Accessibility links

The Saga of a Pakistani Man Caught in US Anti-Terror Dragnet - 2002-06-21


After the attacks in the U.S. on September 11, American law enforcement officials searching for terrorists detained an estimated 1,200 South Asian and Middle Eastern foreign nationals living in the United States.

Authorities have refused to release their names, the charges against them, or the exact number of those held.

Bush administration officials say the detentions are designed to uncover and prevent future acts of terrorism by al-Qaida terrorists. But they have sparked strong criticism in some quarters, and lawsuits challenging the secrecy. Carolyn Weaver has the profile of one man who was caught in the dragnet.

Every Saturday in New York City, there’s a protest outside the Brooklyn Metropolitan Detention Center (MDC) where some of the men arrested since September 11 are being held. Bobby Khan is usually there. Since 9-11, the Pakistani-born financial advisor has headed a project dedicated to helping the families of men who’ve been arrested in a dragnet meant to round up those who might be linked to terrorism.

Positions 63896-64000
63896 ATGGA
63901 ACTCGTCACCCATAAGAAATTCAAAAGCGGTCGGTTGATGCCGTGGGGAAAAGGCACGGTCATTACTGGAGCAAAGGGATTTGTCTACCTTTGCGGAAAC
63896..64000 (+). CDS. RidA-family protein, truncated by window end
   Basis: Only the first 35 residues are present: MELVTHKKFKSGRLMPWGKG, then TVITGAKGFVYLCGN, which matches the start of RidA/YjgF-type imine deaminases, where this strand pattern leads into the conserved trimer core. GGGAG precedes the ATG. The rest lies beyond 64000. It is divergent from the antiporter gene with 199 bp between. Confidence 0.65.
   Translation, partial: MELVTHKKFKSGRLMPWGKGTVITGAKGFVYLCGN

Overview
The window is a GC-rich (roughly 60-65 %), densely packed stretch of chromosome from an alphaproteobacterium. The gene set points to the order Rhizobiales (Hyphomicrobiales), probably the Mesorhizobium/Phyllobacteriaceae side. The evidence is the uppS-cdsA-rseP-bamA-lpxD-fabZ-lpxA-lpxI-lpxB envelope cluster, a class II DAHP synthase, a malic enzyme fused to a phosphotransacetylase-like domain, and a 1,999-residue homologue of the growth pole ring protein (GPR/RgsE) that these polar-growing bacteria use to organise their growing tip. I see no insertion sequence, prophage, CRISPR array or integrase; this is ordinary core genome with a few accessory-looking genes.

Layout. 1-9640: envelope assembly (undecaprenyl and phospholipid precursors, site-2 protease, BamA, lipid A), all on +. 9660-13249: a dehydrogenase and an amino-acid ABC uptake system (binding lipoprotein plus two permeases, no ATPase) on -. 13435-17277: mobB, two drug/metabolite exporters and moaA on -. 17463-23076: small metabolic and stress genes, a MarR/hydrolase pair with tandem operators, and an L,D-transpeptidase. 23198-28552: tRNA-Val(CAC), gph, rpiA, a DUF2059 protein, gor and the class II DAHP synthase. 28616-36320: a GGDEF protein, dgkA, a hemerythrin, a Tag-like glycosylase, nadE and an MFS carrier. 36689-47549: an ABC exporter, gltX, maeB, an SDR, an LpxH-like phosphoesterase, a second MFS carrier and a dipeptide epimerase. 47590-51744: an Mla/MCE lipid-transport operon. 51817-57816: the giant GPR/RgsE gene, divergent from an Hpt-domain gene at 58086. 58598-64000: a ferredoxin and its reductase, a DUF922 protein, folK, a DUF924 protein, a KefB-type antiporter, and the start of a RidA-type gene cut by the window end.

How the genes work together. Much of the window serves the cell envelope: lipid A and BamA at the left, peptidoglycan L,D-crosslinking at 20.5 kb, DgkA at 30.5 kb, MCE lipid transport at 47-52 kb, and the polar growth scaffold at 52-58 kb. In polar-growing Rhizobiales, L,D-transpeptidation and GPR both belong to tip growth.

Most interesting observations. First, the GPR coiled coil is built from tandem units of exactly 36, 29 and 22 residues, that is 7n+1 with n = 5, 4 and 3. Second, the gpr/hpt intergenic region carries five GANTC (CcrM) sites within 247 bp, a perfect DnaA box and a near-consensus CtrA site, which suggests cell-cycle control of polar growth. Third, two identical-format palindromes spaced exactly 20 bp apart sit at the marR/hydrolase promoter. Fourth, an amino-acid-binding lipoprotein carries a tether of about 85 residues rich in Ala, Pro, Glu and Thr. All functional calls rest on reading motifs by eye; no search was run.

“Especially from this neighborhood, which is Coney Island Avenue, I would say 70 to 80 people have been detained," he said. "We keep asking to release the names and their charges, and so far they haven’t.”

Many of those arrested have been held for months, like Anser Mehmood, from Pakistan. Mr. Mehmood was arrested on October 3, initially suspected because he was a truck driver with a license to carry hazardous materials, at a time when it was feared that truck bombs might be used in a second wave of terrorist attacks by al-Qaida sleeper agents in the United States. Anser Mehmood was not a terrorist, it turned out. But he had overstayed his visa. And he had falsified a social security card in order to work.

“We come here because of the political problem in Pakistan. I work very hard in this country," said Mr. Mehmood. "By the help of Allah and a lot of American people who help me, I achieve the American dream, I have my own house, I own my own truck, it’s a trucking business, I’m paying taxes, kids are going to very good school, good neighborhood, things are very quiet with me. One morning I wake up and everything is gone.”

In an interview at an INS prison, Mr. Mehmood said that FBI and INS investigators who came to his home treated him politely. But he added that guards at the MDC beat him and other detainees when they arrived in shackles.